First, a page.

Australian Daily Wind Power Generation Data – Wednesday 23rd October 2019

Posted on Thu 10/24/2019 by


By Anton Lang ~

This Post details the daily wind power generation data for the AEMO coverage area in Australia. For the background information, refer to the Introductory Post at this link.

Each image is shown here at a smaller size to fit on the page alongside the data for that day. If you click on each image, it will open on a new page and at a larger size so you can better see the detail.

Note also that on some days, there will be a scale change for the main wind power image, and that even though images may look similar in shape for the power generation black line on the graph when compared to other days, that scale (the total power shown on the left hand vertical axis) has been changed to show the graph at a larger size to better fit the image for that graph.

Wednesday 23rd October 2019

Total Wind Power Generation

This image shows the total power generated across the whole day by every wind plant in this vast AEMO coverage area for Australia.

The total Nameplate for all these wind plants changes as each new wind plant comes on line delivering power to the grid. That current Nameplate is 6702MW, and this is from the current total of 55 wind plants.

Note that the shape of this wind power load curve does not follow the shape of the main load curve for total power generation, and that is seen in the image below, the solid black line across the top of the image for that graph. Wind power generates its power only when the wind is blowing, hence it does not follow the actual power generation Load Curve, which is also the the exact same shaped curve as for actual power consumption.

For this data, I have added the times for the daily minimum, and the daily maximum, to show how they do not correlate with the actual times of minimum power consumption (around 4AM each day) and maximum power consumption, the evening Peak. (at around 6.40PM in Winter and earlier during the Summer Months.)

Daily Minimum – 504MW (6.10PM)

Daily Maximum – 1329MW (11.55PM)

Average Wind Generation – 891MW

Total Generated Power – 21.40GWH

Percentage Supplied By Wind Power At The Low Point For The Day – 2.07%

Percentage Supplied By Wind Power At Peak Power For The Day – 2.40PM – 3.22% (Evening peak at 6.40PM – 3.04%)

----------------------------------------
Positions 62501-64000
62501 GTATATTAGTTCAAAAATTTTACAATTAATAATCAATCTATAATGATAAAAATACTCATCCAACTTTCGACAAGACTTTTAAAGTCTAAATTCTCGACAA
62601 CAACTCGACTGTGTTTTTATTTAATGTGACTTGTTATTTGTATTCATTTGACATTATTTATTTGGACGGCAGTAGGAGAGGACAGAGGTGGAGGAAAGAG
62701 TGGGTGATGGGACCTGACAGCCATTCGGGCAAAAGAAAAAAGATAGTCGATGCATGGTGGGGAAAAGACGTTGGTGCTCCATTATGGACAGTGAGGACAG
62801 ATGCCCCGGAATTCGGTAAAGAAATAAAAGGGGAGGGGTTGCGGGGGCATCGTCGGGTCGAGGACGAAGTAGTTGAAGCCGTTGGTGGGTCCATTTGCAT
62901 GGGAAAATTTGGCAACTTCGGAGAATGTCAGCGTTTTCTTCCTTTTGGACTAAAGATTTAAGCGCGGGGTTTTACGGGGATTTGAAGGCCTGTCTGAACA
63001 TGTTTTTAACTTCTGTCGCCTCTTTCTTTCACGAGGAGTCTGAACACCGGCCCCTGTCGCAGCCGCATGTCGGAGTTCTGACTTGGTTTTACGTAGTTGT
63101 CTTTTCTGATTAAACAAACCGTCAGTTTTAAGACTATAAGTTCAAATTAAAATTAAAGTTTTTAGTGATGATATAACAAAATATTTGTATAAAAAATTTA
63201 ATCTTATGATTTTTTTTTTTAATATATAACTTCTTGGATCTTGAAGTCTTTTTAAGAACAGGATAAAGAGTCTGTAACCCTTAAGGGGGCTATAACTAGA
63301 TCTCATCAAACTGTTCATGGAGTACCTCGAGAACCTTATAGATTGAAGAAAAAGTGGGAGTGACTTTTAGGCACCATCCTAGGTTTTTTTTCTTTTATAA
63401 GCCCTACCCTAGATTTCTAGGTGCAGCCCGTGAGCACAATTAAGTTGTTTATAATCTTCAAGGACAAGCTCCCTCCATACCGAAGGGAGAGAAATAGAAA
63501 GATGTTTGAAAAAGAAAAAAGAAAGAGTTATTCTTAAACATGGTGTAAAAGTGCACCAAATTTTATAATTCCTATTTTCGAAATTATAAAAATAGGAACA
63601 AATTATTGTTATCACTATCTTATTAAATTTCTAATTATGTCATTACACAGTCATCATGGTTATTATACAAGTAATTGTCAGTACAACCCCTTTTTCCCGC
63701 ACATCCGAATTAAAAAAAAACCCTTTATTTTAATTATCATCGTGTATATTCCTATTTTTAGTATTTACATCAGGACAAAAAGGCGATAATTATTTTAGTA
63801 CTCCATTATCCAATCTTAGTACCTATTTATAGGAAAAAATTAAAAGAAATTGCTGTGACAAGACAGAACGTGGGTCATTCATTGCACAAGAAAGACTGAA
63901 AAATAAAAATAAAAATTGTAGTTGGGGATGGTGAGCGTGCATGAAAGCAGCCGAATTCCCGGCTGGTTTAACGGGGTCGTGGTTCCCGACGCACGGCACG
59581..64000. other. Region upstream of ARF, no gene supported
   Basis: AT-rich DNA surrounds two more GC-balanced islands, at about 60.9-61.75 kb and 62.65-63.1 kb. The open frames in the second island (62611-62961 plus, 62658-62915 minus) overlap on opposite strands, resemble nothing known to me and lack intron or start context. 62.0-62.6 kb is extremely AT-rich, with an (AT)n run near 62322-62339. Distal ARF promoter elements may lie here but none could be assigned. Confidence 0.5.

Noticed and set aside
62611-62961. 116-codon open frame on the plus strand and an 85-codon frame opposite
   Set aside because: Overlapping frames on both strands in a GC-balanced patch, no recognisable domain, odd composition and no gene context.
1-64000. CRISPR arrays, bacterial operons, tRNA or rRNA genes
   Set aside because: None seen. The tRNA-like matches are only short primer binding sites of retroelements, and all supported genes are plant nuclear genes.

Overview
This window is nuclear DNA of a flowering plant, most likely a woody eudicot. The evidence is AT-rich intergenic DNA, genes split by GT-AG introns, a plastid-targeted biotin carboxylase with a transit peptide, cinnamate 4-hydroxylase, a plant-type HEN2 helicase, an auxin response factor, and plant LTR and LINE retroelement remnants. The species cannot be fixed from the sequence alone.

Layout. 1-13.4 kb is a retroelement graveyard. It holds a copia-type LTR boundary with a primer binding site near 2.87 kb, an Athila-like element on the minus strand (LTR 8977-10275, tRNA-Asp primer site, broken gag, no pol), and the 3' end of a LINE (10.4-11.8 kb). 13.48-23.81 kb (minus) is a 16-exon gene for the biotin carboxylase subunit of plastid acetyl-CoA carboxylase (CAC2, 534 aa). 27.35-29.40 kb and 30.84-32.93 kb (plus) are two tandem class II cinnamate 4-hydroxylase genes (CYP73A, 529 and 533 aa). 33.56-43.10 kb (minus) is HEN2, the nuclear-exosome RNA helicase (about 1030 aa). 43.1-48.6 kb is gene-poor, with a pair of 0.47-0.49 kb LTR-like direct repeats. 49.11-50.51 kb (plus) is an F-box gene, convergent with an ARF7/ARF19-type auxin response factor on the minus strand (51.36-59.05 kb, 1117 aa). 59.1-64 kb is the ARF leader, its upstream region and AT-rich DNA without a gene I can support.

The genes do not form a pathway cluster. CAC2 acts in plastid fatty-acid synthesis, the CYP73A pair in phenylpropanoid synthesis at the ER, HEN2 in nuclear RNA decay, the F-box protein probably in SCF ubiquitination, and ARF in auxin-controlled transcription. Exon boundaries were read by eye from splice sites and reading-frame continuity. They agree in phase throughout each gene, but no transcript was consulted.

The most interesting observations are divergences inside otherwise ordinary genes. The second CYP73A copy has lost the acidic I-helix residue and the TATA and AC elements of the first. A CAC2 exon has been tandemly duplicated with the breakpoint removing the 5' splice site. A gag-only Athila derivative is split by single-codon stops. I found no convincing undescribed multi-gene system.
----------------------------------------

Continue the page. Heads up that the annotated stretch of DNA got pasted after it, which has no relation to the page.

Average Percentage Of Overall Total Power Generation – 3.9%

Daily Operational Capacity Factor – 13.23%

Wind Power Generation Versus Total Power Generation

This image shows the total power generated from all the wind plants in this AEMO coverage area, and compares it to the overall total generated power from every source of power generation, which is the black line at the top of the graph. Wind power is the green coloured area, along the bottom of this graph.

While the green colour in this image looks to be a different shape to the graph above, keep in mind here that the scale is completely different, and that green coloured Wind total is the same as for the image shown above, only with the scale changed so it can fit onto the graph.


  1. Finding Wind Power Average – On the graph, there are 25 hourly time points, starting with midnight and finishing with midnight. I have added the total at each of those hourly time points together, and divided the resultant total by 25 to give an average in MegaWatts. (MW)
  2. For total power in GWH, multiply the average daily power by 24, and then divide by 1000.
  3. For the Capacity Factor, that is calculated by dividing the average wind generation by the current Nameplate and then multiplying that by 100 to give a percentage.

Comments For This Day

This again was another very poor day for wind power generation, the third consecutive day it has been so low. The operational Capacity Factor for this day was just 13.23%, lower than half the year round average for wind power. Again note that at the low point for the day, wind power was only delivering 2% of the power required to run the Country. That low point was at around the same time as the evening peak, when electrical power consumption is usually the highest for the day. Again, if this is supposed to be the direction we need to take, with forever more wind power supplying the needs of the Country, then what will happen when there are times like this, times when wind power is barely managing to deliver 2% of what is needed?